As it is, I’m depressed by the current climate: the forces of wokeness battling an older-style liberalism that, pushed into a defensive posture, too often responds by finding allies on the right. The present moment is beginning to feel a little like the Cultural Revolution, when really it should be a celebration: Chloé Zhao and Barry Jenkins are arguably the hottest directors in Hollywood right now. Issa Rae just signed a multimillion-dollar deal with HBO. A revolution is under way, and our future will look nothing like our past – let a hundred flowers bloom! But in the meantime, go see Supernova, if only to be reminded that such a small, rare thing can still exist.

Shane Danielsen

Shane Danielsen is a screenwriter and former artistic director of the Edinburgh International Film Festival.

From the front page

Image of Heraclitus of Ephesus, known as the “Weeping Philosopher”.

Forecasting the future

What is humanity’s destiny in the Anthropocene era?

Frank Moorhouse, Ewenton Street, Balmain, circa 1975

Frank recollections

Remembering Frank Moorhouse (1938–2022)

Illustration by Jeff Fisher

What the James Webb Space Telescope reveals

Why NASA’s new telescope is a huge step forward for understanding the universe

Demonstrating for reproductive rights at Hyde Park, Sydney, June 9, 2019

The fight to choose

As Roe v Wade is overturned in the United States, what are the threats to accessing abortion in Australia?

In This Issue

Image of artwork by Sarah Goffman

Ill-informed consent

How piecemeal relationship and sexuality education is failing our schoolchildren

Image of “Man working” (Rufus Wilton), Nepabunna, circa 1930

Sole of a nation

The untold Aboriginal history of the R.M. Williams boot

Image of artwork by Sarah Goffman

The moment of reckoning

Any addressing of parliament’s abuse, misogyny and sexism must also tackle its racism

Image of Patricia Lockwood

Mind over meta: ‘No One Is Talking About This’

The debut novel from the extremely online Patricia Lockwood considers how the virtual invades the real

More in Arts & Letters

Frank Moorhouse, Ewenton Street, Balmain, circa 1975

Frank recollections

Remembering Frank Moorhouse (1938–2022)

The bureaucracy of evil: ‘The Conference’

The horror of Nazi officialdom is laid bare in Matti Geschonneck’s latest film

‘The Old Man’ and the CIA

Jeff Bridges faces his spycraft past in this Disney+ espionage thriller

Image of Fonofono o le nuanua: Patches of the rainbow (After Gauguin), 2020. Image courtesy of Yuki Kihara and Milford Galleries, Aotearoa New Zealand

The dream machine: The 59th Venice Biennale

Curator Cecilia Alemani’s long overdue Biennale overwhelmingly features female artists and champions indigenous voices and other minorities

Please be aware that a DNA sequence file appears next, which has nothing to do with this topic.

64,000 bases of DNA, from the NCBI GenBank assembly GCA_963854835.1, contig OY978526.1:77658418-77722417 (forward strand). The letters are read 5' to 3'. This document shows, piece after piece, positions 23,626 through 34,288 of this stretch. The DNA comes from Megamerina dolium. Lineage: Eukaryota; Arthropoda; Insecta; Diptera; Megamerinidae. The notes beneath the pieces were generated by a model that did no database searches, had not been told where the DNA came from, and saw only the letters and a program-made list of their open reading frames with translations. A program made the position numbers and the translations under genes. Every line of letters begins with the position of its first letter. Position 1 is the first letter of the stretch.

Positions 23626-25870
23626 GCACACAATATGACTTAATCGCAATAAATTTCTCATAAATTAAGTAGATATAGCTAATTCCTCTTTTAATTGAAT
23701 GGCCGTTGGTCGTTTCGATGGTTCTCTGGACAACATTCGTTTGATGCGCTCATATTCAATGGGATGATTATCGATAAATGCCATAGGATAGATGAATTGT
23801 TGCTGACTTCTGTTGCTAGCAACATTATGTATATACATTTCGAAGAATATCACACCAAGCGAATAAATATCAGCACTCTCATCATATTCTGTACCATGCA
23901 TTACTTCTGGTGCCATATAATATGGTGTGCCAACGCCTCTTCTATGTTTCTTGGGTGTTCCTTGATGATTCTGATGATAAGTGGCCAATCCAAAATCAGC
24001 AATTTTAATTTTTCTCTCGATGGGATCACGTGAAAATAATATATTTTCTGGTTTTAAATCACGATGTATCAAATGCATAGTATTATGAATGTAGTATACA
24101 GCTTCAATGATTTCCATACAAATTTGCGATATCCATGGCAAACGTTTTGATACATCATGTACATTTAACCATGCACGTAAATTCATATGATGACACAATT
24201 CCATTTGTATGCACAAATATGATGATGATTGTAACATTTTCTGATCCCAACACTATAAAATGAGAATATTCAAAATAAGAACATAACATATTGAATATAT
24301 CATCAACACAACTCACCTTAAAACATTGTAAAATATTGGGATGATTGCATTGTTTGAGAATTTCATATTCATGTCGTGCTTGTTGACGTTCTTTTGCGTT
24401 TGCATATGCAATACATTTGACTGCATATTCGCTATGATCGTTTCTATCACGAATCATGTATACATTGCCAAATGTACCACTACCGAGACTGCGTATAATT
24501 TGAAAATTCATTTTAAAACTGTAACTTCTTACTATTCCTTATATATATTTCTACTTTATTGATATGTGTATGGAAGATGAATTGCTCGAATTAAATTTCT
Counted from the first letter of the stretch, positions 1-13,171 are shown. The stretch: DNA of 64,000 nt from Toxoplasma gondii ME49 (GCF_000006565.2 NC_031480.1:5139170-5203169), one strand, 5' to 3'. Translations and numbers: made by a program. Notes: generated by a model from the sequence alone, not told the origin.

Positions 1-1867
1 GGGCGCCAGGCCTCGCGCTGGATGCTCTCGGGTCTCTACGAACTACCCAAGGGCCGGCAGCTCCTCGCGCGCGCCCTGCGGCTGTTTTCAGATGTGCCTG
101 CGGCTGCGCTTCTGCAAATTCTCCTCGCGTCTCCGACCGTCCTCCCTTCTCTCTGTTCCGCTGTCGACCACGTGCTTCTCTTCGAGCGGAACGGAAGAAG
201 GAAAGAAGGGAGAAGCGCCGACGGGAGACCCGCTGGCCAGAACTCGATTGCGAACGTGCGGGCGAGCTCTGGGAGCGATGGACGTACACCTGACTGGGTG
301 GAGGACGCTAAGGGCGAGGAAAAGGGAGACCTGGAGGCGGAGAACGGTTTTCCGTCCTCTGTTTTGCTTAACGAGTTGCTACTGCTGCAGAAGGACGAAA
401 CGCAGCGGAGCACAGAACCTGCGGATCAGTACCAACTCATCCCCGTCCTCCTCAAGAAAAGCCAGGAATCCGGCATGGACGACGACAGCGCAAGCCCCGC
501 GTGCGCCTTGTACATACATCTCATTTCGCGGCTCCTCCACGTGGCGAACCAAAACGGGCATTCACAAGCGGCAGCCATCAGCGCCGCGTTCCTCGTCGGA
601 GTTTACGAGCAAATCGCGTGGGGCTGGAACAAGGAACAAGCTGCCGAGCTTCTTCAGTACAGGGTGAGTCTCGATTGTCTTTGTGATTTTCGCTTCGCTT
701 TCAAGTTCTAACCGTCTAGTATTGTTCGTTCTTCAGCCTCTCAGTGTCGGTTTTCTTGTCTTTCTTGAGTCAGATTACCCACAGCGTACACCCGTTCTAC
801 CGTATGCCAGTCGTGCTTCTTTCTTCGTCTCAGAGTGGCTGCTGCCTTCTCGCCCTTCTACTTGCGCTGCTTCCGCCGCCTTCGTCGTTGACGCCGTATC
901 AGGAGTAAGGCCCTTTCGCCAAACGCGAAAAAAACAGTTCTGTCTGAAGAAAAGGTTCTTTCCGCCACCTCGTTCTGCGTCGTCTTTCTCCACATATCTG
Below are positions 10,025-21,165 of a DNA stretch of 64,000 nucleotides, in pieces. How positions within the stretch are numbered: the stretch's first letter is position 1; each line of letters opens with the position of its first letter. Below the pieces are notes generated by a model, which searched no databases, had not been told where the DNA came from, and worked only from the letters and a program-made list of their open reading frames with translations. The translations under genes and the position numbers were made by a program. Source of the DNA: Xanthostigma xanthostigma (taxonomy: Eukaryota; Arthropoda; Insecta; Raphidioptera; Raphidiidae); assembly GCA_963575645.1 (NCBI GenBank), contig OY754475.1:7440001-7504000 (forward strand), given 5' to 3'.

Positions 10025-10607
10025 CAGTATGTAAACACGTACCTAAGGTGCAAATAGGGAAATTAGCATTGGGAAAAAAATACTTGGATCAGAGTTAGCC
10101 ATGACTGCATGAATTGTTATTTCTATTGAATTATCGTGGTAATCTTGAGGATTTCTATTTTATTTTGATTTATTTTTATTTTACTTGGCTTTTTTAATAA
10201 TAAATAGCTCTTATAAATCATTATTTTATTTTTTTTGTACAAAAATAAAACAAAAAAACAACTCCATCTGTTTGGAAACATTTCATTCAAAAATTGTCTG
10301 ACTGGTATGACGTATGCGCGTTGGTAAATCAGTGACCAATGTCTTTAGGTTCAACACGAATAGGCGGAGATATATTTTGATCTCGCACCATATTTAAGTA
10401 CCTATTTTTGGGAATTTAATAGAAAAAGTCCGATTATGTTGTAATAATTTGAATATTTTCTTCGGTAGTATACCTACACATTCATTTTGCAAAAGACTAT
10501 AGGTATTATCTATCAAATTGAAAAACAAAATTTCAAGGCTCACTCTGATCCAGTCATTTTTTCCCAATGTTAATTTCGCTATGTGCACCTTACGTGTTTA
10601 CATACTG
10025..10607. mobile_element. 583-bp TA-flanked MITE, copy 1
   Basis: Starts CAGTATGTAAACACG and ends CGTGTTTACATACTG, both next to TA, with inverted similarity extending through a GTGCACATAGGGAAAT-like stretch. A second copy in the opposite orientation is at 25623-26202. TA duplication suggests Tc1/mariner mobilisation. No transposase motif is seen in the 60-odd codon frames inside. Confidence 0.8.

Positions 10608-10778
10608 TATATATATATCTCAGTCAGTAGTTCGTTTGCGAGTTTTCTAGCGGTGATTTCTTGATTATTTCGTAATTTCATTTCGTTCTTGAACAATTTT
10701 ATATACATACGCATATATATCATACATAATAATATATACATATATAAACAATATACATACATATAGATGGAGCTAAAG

More in Film

The bureaucracy of evil: ‘The Conference’

The horror of Nazi officialdom is laid bare in Matti Geschonneck’s latest film

Still from ‘Men’

Fear as folk: ‘Men’

Writer/director Alex Garland’s latest film is an unsubtle but ambitious pastoral horror, mixing the Christian with the classical

Image of Tom Cruise, circa 1980

Sixty business: Tom Cruise

‘Top Gun: Maverick’ hits screens as its ruthlessly career-oriented star turns 60

Still from ‘Apollo 10½: A Space Age Childhood’

One small step: ‘Apollo 10½: A Space Age Childhood’ and ‘Deep Water’

Richard Linklater’s rotoscoped film evokes the optimism of late-1960s America, while Patricia Highsmith’s thriller gets another disappointing adaptation

Online exclusives

Image of Heraclitus of Ephesus, known as the “Weeping Philosopher”.

Forecasting the future

What is humanity’s destiny in the Anthropocene era?

Image of Moonage Daydream director Brett Morgen. Photograph © Olivier Vigerie / Neon

Daydream believer: Director Brett Morgen

Morgen’s freeform documentary about David Bowie, ‘Moonage Daydream’, explores the philosophy and creativity of one of popular music’s icons

Image of Chris Kenny appearing in Your ABC Exposed. Image via YouTube

Indecent exposure

Sky News’s ‘Your ABC Exposed’ reveals more about Chris Kenny and co than it does about the national broadcaster

Image of Loren O’Keeffe, the founder of Missing Persons Advocacy Network. Image © Paul Jeffers

The complicated grief when a family member goes missing

As National Missing Persons Week begins, the founder of an advocacy network for families reflects on the ambiguous loss experienced by those left behind